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On Wed, Feb 6, 2013 at 8:21 PM, George Corley <[log in to unmask]> wrote:

> I'm currently doing research for a project involving endangered languages,
> and one of the things I've been asked to research is universities in the US
> that have strong fieldwork programs.  Does anyone know of some good places
> I can look?
>

I'm currently in the middle of the application cycle for linguistics
graduate programs, and given that fieldwork (and endangered language work)
is my personal top priority, this is a fairly familiar question!

The "top three" programs that everyone usually cites for this are:

* U Hawaii at Manoa – basically the home of the documentary linguistics
sub-field. Enormous support for endangered language documentation, both
from faculty and from other students.

* U Oregon – Lots of fieldwork, though some of the professors are
interested in it primarily as a means to get data for historical analysis.

* UC Santa Barbara – A department with a strong discourse-functional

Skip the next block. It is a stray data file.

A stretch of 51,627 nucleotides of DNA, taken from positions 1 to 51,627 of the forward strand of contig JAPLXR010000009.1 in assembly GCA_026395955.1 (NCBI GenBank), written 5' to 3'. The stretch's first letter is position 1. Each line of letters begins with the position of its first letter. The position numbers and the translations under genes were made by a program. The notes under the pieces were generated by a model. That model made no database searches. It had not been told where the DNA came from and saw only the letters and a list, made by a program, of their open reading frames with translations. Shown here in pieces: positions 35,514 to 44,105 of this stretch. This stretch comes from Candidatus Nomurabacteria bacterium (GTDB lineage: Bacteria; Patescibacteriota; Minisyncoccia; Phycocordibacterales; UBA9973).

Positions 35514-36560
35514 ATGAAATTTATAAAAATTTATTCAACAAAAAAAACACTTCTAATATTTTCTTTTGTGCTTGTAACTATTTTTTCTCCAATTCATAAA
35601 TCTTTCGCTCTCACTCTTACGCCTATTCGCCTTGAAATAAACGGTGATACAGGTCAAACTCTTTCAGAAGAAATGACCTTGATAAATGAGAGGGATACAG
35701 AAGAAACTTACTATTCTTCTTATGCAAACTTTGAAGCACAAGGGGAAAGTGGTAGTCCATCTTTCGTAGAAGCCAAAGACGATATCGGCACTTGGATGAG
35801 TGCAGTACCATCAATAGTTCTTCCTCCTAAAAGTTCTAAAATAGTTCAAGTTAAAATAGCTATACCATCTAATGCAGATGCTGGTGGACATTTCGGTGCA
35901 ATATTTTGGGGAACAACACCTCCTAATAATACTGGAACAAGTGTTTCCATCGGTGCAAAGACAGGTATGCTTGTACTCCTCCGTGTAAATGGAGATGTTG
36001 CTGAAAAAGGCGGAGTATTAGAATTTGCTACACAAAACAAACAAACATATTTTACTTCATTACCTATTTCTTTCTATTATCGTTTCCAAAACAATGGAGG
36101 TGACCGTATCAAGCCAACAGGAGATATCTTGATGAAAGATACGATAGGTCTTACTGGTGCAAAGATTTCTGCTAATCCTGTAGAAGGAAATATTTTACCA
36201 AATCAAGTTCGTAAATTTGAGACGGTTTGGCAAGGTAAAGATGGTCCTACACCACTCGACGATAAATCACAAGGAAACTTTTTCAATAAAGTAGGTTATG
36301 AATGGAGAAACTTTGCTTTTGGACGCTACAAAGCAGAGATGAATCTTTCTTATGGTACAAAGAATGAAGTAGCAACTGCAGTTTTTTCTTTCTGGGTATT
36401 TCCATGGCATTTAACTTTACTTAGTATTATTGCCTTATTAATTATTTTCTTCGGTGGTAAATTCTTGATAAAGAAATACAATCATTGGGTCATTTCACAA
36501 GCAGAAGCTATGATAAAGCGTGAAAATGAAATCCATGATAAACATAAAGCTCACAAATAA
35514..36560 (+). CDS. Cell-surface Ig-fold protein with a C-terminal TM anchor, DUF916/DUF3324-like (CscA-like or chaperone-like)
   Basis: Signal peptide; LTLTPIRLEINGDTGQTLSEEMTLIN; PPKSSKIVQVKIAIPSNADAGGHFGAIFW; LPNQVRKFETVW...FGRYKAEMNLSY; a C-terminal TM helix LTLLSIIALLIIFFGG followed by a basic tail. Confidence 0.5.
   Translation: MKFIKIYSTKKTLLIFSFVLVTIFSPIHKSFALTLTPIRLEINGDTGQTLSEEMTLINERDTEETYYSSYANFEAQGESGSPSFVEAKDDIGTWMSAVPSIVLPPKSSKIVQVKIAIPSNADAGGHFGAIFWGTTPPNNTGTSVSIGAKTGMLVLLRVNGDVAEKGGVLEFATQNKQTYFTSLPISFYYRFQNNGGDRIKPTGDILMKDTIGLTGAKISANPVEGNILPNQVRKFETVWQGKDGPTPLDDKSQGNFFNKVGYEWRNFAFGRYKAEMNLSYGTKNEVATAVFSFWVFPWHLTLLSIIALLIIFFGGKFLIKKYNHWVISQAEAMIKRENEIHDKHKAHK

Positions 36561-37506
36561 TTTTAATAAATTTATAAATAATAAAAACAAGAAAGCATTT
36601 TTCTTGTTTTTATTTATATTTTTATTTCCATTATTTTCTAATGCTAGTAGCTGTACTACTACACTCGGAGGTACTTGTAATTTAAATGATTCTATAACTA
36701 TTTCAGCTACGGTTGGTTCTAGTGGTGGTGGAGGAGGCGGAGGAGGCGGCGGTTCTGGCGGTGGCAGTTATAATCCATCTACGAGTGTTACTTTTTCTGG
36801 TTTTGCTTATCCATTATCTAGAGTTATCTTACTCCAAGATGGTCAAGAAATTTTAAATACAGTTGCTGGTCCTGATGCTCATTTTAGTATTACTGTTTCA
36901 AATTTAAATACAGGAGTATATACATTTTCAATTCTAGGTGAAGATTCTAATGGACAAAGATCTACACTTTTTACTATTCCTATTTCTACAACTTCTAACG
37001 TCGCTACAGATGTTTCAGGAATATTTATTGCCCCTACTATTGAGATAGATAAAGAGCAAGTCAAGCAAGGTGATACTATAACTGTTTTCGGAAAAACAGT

theoretical outlook. While they very much see documentation as something
that's done primarily to support the broader science, they take the
attitude of document first, theorize later.

Depending on where in the world you're working and how
much generatively you can stomach, you've got a variety of other options.
If you're interested in southwestern American languages, U Arizona's a good
bet. Berkeley has a lot of support for native Californian (and West Coast
in general) languages. UT Austin is often cited, but I don't know much
about their program. Yale has Claire Bowern, who's beyond awesome, but the
rest of the department is very generativist and will want you to at least
do some work in that direction.

-Leland


>
> I'm also exploring funding sources for a potential grant proposal on
> documenting endangered languages, as well as software to assist in
> documentation (heh!  We all know how hard it is to find a good dictionary
> database :P ).
>